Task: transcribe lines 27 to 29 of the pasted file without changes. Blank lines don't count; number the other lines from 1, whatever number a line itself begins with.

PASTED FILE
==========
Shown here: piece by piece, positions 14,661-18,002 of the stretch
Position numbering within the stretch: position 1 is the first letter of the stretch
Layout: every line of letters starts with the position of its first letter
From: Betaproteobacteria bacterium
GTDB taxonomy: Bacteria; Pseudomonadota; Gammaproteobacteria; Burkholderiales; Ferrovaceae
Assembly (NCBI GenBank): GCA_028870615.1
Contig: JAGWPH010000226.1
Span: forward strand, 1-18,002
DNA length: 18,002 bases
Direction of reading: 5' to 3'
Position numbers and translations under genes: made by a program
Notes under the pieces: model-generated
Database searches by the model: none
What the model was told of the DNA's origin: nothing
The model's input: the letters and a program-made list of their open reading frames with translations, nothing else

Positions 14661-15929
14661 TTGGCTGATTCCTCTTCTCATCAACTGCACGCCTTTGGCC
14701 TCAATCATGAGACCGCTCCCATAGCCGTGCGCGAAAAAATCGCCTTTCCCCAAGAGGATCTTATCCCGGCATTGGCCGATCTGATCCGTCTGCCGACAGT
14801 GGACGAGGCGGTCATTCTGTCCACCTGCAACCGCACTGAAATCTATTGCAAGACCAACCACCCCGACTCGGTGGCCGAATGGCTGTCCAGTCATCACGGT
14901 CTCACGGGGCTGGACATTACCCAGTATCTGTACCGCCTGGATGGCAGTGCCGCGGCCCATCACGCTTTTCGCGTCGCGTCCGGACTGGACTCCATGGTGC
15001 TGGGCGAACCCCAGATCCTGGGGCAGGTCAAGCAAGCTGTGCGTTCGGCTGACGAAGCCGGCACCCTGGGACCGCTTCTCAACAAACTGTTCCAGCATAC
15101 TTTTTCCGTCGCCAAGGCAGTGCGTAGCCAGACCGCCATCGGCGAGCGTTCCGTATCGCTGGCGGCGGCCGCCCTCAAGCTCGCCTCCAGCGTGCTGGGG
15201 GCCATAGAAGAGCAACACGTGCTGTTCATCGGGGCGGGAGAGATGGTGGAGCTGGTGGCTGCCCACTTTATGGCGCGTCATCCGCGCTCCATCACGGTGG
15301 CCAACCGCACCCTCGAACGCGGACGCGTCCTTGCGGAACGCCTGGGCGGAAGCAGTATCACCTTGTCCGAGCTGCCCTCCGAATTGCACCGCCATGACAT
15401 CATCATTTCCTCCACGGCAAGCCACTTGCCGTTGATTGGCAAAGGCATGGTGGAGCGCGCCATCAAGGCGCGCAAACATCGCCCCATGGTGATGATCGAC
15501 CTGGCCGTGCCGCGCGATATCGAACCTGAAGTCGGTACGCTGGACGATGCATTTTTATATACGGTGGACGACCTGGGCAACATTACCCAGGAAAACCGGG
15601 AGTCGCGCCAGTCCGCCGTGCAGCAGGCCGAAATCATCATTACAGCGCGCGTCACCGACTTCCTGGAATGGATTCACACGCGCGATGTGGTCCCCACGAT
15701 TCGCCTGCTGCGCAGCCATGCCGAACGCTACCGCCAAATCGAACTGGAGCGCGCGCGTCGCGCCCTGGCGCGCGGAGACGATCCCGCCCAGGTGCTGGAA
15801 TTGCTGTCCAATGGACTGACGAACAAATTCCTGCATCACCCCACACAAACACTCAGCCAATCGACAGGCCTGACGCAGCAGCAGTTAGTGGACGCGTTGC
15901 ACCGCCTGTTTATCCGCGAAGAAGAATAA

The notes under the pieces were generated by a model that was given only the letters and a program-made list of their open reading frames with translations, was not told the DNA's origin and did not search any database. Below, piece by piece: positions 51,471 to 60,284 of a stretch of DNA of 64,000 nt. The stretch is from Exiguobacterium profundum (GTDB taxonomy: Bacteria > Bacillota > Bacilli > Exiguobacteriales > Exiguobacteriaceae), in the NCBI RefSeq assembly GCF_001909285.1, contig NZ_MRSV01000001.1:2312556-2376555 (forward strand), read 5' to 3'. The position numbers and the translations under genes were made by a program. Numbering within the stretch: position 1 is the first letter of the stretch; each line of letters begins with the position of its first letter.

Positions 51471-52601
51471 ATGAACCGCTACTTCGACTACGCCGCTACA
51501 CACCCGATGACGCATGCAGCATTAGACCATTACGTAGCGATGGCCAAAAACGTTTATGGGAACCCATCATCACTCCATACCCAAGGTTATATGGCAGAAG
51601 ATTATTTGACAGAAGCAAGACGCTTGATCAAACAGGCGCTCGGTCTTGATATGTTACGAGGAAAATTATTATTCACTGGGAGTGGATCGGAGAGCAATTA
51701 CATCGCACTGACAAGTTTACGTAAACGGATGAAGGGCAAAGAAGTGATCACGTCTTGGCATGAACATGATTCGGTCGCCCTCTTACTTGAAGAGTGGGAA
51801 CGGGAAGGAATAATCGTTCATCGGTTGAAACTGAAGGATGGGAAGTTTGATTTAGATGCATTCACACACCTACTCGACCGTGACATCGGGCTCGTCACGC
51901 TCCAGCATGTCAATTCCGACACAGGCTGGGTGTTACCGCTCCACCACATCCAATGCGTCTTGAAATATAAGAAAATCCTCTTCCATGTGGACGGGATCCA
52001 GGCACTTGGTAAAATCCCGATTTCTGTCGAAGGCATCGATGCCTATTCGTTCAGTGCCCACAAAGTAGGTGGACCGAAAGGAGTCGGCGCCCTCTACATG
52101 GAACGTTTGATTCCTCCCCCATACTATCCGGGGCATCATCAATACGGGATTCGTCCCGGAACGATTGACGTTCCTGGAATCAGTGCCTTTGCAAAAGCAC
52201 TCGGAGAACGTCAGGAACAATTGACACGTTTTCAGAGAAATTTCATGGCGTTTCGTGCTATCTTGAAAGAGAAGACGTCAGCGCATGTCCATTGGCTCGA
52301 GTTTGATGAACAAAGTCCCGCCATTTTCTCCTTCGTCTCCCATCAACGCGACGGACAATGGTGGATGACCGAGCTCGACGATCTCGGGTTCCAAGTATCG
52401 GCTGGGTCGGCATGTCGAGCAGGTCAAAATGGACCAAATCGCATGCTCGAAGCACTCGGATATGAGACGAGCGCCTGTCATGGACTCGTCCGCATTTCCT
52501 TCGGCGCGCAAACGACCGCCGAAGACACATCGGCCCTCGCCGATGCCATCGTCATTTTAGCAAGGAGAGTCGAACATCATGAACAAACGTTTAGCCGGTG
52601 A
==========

15601 AGTCGCGCCAGTCCGCCGTGCAGCAGGCCGAAATCATCATTACAGCGCGCGTCACCGACTTCCTGGAATGGATTCACACGCGCGATGTGGTCCCCACGAT
15701 TCGCCTGCTGCGCAGCCATGCCGAACGCTACCGCCAAATCGAACTGGAGCGCGCGCGTCGCGCCCTGGCGCGCGGAGACGATCCCGCCCAGGTGCTGGAA
15801 TTGCTGTCCAATGGACTGACGAACAAATTCCTGCATCACCCCACACAAACACTCAGCCAATCGACAGGCCTGACGCAGCAGCAGTTAGTGGACGCGTTGC